Fixed-mobile substitution (FMS) continues its relentless progress and shows every sign of accelerating – particularly in those countries that have experienced the most traffic migration already – according to a new report, The Acceleration of Fixed-Mobile Substitution in Western Europe: facts and figures, published by Analysys.
“In many markets it looks as if fixed voice is going to suffer not the slow and lingering decline many have predicted, but a rather rapid one,” says report co-author, Dr Alastair Brydon. “At the current rate of traffic migration, 90% of all voice minutes in Finland will originate on mobile phones by 2008.”
Key findings from the new report include:
– In five Western European markets, more voice minutes originate on mobile networks than on traditional voice and broadband networks combined.
– VoIP appears to have little impact on the migration of voice traffic to mobile networks. Paradoxically, it appears to release consumer cash for additional spending on mobile services.
– Finland had the highest level of fixed-mobile traffic substitution in Western Europe in the fourth quarter of 2005 – mobile-originated calls accounted for 64.6% of voice traffic. However, the country also experienced the greatest increase in this proportion during 2006, by 10 percentage points, to reach 74.6% in the fourth quarter of 2006.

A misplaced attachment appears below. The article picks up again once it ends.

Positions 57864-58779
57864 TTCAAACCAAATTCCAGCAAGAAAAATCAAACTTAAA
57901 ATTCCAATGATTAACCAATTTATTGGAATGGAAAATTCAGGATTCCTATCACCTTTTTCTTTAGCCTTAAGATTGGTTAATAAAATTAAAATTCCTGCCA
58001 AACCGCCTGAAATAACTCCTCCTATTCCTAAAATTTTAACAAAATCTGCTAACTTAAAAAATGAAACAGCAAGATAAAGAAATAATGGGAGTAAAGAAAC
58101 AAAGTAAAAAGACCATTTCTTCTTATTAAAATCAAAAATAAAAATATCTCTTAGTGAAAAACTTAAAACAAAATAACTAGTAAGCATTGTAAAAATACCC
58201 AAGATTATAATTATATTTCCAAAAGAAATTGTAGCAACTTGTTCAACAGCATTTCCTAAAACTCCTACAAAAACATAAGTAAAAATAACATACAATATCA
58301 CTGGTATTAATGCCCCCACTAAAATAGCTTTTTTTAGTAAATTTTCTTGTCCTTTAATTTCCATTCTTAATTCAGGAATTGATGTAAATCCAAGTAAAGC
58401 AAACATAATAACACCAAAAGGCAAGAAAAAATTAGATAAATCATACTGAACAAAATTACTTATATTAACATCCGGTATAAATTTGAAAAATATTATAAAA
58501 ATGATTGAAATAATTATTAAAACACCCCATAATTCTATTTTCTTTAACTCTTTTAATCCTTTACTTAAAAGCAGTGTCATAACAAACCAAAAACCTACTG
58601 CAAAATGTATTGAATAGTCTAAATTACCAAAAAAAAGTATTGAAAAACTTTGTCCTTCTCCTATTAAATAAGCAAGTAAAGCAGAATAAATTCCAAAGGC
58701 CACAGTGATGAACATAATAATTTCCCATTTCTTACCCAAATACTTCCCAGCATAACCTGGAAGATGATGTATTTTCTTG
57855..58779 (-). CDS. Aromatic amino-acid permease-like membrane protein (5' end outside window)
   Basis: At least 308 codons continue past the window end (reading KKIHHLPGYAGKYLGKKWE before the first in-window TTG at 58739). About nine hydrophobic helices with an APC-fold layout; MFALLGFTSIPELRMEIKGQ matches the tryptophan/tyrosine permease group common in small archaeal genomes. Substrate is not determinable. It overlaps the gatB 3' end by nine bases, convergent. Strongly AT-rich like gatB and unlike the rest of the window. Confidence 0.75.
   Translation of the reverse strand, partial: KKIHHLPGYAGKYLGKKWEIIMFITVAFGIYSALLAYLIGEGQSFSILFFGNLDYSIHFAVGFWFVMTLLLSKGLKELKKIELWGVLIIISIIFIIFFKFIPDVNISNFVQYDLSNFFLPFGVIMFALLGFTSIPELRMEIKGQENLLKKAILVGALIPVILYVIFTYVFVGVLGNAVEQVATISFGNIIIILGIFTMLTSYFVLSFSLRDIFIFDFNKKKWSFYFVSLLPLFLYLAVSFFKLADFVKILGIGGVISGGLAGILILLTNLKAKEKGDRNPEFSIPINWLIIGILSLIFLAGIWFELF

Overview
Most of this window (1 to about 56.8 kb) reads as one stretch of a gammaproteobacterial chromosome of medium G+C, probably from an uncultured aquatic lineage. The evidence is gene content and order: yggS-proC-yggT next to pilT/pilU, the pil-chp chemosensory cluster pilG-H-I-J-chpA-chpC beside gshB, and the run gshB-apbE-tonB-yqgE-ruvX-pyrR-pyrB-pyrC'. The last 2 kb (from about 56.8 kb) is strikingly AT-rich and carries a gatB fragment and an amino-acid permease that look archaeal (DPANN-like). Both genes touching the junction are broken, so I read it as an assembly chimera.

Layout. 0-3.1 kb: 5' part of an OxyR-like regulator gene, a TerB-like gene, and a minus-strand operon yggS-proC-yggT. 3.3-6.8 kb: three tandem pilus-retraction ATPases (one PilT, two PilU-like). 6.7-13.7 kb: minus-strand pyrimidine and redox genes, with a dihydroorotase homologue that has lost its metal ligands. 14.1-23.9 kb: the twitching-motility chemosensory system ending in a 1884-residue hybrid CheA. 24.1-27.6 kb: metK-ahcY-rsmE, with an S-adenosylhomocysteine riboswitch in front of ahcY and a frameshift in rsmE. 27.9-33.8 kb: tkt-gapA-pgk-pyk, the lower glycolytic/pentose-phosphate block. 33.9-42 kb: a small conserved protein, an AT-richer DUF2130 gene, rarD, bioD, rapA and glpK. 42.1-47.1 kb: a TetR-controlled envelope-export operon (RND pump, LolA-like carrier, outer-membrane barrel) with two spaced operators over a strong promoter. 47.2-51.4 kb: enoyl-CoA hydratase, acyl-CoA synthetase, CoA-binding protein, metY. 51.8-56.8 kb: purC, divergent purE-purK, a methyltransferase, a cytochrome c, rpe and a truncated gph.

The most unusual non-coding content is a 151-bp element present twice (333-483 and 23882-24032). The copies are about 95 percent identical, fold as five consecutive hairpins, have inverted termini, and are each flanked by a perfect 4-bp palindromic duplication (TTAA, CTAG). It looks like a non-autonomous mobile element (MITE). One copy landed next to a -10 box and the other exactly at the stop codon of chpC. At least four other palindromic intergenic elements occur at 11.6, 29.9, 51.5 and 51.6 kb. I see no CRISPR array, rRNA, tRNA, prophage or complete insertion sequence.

– Traffic substitution is also progressing rapidly in markets that have previously undergone little FMS. Germany has experienced much less traffic substitution than the Western European average; only 17.5% of its voice traffic originated on mobile phones in the fourth quarter of 2005. However, this proportion increased by 6.8 percentage points – one of the highest increases in Western Europe – to reach 24.3% in the fourth quarter of 2006.
“The widespread introduction of home-zone tariffs in Germany is having a significant effect, which demostrates that mobile operators’ actions can significantly increase usage,” says co-author Dr Mark Heath. “Following years of usage stagnation, average outgoing mobile voice usage per subscriber increased by 23% during 2006.”
“What is particularly worrying for fixed-line operations is not that FMS is happening, but the pace at which it is happening,” adds Rupert Wood, principal analyst at Analysys Research. “Of course, fixed-network operators are looking to different sources of revenue for growth, but the accelerating decline in core voice revenue is damaging at a time when they are embarking on long and expensive next-generation network re-engineering programmes.”